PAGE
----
The 20 Best Lessons from Social Psychology (Zach Hamed, Medium) – Research in social psychology has revealed some amazing insights about how we interact with each other and the world around us, which in turn has some interesting implications for the work we do as advisors. Key ideas from this list include: reciprocity has a strong effect on us (we’ll give back to someone who gives to us, even if the original gift was entirely unsolicited); how requests are framed matters a lot (we volunteer more for an “Experiment at 7AM” than a “7AM Experiment” because the former puts less focus on the early time!); being watched by others improves performance on simple tasks but hinders performance on complex tasks or when learning a new skill; comparing people to their friends is the most effective way to make them do something; the more you’re exposed to something, the more you like it (the fundamental principle of advertising); we want to be happy, but being too happy all the time can actually be worse in our environment (extremely happy people get worse grades and lower salaries than merely moderately happy people); we do stupid things because we want to conform; and people aspire to round number goals (why we like lists of 10 and not 9, and perhaps why we want to retire with $1,000,000 but never $999,999!).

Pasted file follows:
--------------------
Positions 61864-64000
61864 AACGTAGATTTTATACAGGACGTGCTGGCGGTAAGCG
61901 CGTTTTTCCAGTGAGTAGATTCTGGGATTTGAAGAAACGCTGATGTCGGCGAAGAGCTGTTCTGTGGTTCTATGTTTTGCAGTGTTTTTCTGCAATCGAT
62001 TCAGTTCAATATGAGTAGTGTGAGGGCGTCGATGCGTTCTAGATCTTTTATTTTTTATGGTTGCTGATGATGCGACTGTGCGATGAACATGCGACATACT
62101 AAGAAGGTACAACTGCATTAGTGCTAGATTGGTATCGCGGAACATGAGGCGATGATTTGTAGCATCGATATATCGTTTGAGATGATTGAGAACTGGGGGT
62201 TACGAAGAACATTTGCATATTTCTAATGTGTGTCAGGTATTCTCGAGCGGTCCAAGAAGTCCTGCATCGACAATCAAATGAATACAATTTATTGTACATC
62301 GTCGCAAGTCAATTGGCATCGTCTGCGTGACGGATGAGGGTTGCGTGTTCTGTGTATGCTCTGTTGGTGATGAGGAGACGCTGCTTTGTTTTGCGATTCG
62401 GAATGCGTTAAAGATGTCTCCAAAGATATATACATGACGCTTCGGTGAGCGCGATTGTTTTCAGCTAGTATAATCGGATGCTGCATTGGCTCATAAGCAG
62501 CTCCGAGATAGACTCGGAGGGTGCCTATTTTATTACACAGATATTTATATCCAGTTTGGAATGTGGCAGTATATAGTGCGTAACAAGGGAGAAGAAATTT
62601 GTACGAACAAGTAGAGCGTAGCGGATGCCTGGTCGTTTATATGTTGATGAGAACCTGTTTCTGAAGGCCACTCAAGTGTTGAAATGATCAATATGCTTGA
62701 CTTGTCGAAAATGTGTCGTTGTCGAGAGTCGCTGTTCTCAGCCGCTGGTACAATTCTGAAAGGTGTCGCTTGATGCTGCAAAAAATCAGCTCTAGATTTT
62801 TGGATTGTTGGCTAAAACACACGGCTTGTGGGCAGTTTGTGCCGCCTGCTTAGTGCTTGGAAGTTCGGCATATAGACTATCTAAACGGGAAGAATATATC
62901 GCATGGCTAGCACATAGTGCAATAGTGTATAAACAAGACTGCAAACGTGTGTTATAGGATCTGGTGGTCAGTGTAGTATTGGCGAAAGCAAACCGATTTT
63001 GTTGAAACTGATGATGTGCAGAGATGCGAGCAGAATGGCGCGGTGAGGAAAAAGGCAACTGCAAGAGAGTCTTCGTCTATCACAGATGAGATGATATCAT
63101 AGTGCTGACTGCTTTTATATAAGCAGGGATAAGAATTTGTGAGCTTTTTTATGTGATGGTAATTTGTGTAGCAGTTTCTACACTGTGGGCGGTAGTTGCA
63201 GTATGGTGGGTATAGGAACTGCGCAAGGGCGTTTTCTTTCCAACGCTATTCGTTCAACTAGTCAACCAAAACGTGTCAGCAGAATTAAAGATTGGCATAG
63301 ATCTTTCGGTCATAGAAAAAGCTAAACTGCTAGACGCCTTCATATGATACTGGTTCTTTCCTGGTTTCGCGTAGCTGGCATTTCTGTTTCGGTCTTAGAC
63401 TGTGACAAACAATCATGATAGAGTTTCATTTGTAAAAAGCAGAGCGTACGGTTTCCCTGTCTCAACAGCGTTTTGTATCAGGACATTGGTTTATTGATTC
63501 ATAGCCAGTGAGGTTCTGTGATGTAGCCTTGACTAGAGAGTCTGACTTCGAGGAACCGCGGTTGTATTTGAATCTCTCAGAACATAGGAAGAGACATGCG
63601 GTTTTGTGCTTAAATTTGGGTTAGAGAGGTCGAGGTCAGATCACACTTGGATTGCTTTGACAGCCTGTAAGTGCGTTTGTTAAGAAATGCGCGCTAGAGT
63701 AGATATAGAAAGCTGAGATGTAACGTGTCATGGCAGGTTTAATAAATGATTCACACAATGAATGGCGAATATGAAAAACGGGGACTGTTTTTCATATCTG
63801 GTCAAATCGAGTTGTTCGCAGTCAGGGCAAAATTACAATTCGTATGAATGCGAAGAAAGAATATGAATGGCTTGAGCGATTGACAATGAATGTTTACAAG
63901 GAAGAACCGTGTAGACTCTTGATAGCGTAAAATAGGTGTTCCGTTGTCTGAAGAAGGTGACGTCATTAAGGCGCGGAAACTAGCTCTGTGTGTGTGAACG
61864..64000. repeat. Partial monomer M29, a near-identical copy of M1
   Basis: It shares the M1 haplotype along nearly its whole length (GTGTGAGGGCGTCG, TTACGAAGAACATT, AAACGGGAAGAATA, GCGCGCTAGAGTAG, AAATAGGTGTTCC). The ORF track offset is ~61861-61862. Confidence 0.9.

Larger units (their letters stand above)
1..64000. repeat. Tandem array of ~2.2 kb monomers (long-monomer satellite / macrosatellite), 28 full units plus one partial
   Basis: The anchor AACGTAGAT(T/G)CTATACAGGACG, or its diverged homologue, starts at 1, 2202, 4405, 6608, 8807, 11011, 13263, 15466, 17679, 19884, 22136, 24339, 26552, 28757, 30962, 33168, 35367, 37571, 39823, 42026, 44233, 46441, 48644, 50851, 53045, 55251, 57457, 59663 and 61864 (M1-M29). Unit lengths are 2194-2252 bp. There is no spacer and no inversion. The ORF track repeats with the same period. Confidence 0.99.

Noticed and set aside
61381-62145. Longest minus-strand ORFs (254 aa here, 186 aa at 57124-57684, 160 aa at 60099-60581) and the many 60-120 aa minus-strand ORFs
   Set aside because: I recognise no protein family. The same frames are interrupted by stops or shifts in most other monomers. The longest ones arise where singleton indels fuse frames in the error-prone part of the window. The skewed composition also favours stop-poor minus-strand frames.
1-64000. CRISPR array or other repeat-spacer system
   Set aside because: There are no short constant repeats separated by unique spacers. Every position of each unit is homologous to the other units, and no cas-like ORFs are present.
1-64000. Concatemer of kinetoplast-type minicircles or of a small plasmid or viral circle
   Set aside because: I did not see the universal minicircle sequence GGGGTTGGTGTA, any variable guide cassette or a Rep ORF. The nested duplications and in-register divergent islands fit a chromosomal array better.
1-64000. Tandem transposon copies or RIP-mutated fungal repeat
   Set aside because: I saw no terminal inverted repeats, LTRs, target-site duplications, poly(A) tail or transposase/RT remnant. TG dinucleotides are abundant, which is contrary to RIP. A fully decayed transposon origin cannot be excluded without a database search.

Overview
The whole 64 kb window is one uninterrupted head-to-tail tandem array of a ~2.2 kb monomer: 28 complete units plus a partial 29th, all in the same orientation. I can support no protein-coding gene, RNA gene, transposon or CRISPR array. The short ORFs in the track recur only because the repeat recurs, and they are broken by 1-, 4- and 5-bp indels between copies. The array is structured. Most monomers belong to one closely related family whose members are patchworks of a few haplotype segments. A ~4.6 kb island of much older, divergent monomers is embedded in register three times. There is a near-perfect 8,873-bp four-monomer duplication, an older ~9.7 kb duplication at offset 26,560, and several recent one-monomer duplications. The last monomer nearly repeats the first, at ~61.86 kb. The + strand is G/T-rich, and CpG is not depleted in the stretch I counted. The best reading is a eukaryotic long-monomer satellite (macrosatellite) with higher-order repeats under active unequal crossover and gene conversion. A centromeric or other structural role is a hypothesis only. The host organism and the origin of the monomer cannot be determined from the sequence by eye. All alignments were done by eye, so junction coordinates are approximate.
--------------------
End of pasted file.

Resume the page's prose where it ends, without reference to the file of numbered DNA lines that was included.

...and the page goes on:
Why Real Businesses Don’t Charge $5/month (Justin Mares, LinkedIn) – The fundamental equation for any business to succeed is that the lifetime value of a client (LTV) must be greater than the cost to acquire the client (CAC); in other words, either LTV > CAC, or the business will eventually die. Yet the challenge is that some businesses just barely price their services to ensure that the value of the client exceeds the cost to acquire the client; even if the business could charge a lot more, they price in a deeper discount. While this may still ensure that LTV > CAC, the problem with this approach is that it leaves little in the way of resources to actually (re-)invest into acquiring those future clients, and with the benefits of compounding over time, the difference can be tremendous. For instance, imagine a software business that is trying to decide whether to charge $10/month or $29/month for their service; the company has figured out that it costs an average of $16.67 to acquire a new user with various advertising strategies. At $10/month, the CAC is recouped by the end of the second month, with a little bit to spare to reinvest into new user acquisition; by contrast, at $29/month, the entire cost is recovered, and then some, in just the first month. Executed systematically for a year, though, the difference can be astounding; using excess revenue to reinvest for new users leaves the $10/month business up to $1,420/month in revenue after 12 months (a fine little profit for a “side project”), while the $29/month version will have almost $1.2M/month of revenue. In other words, charging 3x as much doesn’t just result in 3x the revenue, or 9x the revenue, but over 800x the revenue, thanks to the compounding growth opportunities of continually reinvesting for marketing. The bottom line: while you might be able to survive “profitably” by being a very inexpensive provider, charging more and having greater profits to reinvest can build a business exponentially faster, a lesson that’s equally relevant whether you’re designing a software app or building an advisory business.